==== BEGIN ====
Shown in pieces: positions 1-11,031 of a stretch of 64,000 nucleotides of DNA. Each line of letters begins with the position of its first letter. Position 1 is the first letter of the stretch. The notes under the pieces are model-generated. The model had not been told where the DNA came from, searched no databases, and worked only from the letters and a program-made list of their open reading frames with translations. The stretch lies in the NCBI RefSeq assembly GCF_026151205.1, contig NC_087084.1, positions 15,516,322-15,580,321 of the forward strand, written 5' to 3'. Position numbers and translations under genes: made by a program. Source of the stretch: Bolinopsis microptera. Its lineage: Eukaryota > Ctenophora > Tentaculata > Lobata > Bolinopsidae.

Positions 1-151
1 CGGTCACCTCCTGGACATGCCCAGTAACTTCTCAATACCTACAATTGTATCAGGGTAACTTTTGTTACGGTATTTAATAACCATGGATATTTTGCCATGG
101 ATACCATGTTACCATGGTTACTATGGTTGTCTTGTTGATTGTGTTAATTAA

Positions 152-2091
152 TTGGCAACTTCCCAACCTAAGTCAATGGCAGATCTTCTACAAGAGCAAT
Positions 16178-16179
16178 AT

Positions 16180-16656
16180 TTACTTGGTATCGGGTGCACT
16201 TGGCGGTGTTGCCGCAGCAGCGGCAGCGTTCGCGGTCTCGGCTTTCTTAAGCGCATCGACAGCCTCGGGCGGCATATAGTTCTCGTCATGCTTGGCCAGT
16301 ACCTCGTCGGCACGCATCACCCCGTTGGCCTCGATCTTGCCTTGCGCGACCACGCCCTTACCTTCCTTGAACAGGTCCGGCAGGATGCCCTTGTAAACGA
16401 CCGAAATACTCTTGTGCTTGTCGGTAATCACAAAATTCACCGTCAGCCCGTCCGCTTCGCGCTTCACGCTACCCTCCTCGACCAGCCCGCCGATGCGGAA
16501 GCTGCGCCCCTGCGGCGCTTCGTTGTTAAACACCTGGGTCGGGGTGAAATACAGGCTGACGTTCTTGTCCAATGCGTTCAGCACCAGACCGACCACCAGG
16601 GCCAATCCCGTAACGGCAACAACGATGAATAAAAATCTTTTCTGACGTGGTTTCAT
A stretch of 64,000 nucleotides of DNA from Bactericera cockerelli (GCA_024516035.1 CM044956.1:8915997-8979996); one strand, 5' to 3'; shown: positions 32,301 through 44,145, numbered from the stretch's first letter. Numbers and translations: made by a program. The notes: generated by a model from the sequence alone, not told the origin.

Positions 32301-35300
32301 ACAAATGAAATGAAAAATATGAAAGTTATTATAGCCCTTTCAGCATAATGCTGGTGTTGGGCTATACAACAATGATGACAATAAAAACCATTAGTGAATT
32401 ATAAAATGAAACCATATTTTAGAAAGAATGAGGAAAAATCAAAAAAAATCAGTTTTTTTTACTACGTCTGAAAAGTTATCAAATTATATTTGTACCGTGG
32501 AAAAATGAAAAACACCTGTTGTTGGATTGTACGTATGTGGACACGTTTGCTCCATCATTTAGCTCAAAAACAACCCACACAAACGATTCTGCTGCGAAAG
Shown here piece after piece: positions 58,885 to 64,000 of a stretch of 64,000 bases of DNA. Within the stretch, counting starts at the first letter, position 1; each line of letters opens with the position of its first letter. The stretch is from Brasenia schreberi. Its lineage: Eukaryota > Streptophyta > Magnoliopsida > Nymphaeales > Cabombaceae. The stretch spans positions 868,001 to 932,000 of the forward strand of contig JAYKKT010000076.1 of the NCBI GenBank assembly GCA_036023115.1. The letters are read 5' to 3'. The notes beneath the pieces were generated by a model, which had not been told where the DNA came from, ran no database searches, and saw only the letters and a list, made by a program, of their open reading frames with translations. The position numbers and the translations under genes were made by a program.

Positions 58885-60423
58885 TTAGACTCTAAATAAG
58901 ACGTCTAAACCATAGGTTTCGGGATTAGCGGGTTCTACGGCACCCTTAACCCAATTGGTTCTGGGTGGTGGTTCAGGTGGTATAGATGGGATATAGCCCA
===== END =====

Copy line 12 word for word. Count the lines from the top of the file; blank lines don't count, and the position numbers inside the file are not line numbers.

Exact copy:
16301 ACCTCGTCGGCACGCATCACCCCGTTGGCCTCGATCTTGCCTTGCGCGACCACGCCCTTACCTTCCTTGAACAGGTCCGGCAGGATGCCCTTGTAAACGA